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For Immediate Release:September 17, 2008
Contact: Brittany Eck  (202) 482-3809


WASHINGTON –The U.S. Department of Commerce today announced its affirmative preliminary determination in the anti-subsidy investigation of citric acid and certain citrate salts from China. Commerce preliminarily determined that the two participating mandatory respondents received net countervailable subsidies, and thus a countervailing duty (CVD) rate of 1.41 and 2.92 percent, respectively. The other mandatory respondent failed to participate in the investigation and received a CVD rate of 97.72 percent based on adverse facts available. All other Chinese exporters of citric acid and citrate salts received a CVD rate of 2.67 percent.

“The United States is committed to enforcing U.S. trade laws to ensure that American businesses are treated fairly in the international marketplace,” said Assistant Secretary for Import Administration David Spooner. “The Administration will continue to vigorously enforce our anti-subsidy laws and take appropriate remedies based on the facts presented in each case.”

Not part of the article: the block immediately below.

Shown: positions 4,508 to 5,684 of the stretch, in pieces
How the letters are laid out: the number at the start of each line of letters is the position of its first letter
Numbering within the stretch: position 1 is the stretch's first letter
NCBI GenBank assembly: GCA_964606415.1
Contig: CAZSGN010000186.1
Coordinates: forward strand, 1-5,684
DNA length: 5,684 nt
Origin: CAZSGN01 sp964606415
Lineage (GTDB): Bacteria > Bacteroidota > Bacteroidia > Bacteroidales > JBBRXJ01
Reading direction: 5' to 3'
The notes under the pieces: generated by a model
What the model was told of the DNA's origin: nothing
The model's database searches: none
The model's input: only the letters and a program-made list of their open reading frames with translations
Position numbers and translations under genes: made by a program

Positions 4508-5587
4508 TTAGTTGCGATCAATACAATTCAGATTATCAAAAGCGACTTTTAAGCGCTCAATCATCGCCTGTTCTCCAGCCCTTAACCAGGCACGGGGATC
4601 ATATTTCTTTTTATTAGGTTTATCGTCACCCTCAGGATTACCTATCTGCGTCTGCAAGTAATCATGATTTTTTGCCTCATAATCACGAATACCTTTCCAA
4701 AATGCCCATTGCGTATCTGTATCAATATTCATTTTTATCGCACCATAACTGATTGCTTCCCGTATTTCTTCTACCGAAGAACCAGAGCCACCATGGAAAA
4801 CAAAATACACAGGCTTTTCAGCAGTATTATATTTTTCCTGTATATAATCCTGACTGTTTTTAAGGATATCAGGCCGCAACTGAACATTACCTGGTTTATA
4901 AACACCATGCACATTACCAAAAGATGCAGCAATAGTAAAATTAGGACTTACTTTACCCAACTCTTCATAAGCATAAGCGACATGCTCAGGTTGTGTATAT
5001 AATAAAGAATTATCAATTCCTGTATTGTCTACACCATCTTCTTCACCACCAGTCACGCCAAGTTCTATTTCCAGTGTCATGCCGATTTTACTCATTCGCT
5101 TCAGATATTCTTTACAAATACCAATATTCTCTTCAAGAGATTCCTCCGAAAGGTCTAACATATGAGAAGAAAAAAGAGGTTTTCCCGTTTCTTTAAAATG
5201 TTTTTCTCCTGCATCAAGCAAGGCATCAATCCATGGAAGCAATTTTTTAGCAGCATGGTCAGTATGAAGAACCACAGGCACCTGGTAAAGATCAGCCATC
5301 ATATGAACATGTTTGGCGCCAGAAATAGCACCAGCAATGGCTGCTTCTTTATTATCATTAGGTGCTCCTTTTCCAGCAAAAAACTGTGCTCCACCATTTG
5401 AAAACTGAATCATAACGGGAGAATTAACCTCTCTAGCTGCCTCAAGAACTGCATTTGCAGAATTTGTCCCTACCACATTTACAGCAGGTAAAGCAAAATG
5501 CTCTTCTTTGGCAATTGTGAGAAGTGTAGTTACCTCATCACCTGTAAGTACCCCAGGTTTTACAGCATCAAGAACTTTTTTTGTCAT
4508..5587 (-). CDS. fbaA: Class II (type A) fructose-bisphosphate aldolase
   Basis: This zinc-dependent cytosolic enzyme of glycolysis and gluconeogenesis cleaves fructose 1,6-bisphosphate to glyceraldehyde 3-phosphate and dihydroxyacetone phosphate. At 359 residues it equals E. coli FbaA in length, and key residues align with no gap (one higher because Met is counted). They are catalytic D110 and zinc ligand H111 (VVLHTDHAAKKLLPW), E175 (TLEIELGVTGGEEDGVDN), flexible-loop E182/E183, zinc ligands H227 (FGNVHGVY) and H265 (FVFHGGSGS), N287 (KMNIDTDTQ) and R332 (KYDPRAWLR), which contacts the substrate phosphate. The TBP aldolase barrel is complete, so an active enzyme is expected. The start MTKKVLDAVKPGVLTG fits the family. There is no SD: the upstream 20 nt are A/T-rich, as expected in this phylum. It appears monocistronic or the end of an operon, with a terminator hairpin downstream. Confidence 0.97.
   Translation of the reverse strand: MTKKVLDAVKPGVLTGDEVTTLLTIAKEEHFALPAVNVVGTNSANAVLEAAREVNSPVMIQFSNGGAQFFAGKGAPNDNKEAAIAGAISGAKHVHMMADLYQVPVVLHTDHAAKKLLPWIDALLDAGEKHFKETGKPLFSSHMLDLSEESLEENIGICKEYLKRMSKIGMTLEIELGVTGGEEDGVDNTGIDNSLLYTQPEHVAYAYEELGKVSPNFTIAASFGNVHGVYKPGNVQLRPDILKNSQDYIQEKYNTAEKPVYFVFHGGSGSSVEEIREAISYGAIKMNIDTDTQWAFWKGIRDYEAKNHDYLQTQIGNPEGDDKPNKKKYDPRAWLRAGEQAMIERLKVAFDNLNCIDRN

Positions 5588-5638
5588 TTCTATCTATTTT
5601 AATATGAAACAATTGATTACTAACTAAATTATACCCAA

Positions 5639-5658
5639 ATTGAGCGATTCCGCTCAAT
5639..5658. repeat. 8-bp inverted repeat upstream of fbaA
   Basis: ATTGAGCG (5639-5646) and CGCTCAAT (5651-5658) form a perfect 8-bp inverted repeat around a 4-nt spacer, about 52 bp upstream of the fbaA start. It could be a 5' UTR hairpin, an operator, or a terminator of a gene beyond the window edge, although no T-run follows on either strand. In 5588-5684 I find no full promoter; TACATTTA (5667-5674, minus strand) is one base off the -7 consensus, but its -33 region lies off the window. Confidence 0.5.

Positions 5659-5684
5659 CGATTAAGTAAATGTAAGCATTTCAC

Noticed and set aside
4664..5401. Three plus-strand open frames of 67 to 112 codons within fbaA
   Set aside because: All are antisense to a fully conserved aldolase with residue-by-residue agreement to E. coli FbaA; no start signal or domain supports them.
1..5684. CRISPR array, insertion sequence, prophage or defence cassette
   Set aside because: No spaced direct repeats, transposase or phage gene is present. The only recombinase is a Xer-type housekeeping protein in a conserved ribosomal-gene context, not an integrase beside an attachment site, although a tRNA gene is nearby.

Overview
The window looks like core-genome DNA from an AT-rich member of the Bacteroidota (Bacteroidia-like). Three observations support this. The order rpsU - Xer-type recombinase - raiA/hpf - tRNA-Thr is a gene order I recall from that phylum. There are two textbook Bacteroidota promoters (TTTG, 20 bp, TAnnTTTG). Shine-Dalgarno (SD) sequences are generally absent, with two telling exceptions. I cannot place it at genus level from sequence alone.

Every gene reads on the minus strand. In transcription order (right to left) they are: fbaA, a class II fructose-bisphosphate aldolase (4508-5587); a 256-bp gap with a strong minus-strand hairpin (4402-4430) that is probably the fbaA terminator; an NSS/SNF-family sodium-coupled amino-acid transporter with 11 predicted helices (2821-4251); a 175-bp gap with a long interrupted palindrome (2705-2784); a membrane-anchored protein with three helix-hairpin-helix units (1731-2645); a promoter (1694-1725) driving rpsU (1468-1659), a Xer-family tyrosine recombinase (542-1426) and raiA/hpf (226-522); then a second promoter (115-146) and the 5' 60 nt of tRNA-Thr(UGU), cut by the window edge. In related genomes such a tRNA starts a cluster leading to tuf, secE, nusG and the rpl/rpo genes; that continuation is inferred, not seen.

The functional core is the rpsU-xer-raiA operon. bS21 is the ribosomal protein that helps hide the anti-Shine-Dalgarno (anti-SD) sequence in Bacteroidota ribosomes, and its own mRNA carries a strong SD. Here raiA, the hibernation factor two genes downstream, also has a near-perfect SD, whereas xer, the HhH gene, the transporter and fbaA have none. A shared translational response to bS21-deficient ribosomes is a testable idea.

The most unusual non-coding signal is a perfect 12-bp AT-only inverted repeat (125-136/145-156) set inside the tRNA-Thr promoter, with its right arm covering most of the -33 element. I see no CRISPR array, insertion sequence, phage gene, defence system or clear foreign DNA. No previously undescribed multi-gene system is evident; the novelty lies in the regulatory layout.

Citric acid and citrate salts are used in various food and beverage products including carbonated and non-carbonated drinks, frozen foods, as well as household cleaning products such as laundry detergents.

As a result of this preliminary determination, Commerce will instruct U.S. Customs and Border Protection to suspend liquidation of entries of subject merchandise and to collect a cash deposit or bond based on these preliminary CVD rates. Commerce is currently scheduled to issue its final determination in January 2009.

The petitioners for this investigation are Archer Daniels Midland Company (Decatur, Ill.); Cargill, Incorporated (Minneapolis, Minn.); and Tate & Lyle Americas, Inc. (Decatur, Ill.).

Subsidies are financial assistance from foreign governments that benefit the production, manufacture or exportation of goods. For more information about Import Administration, or for the fact sheet on today’s decisions, please visit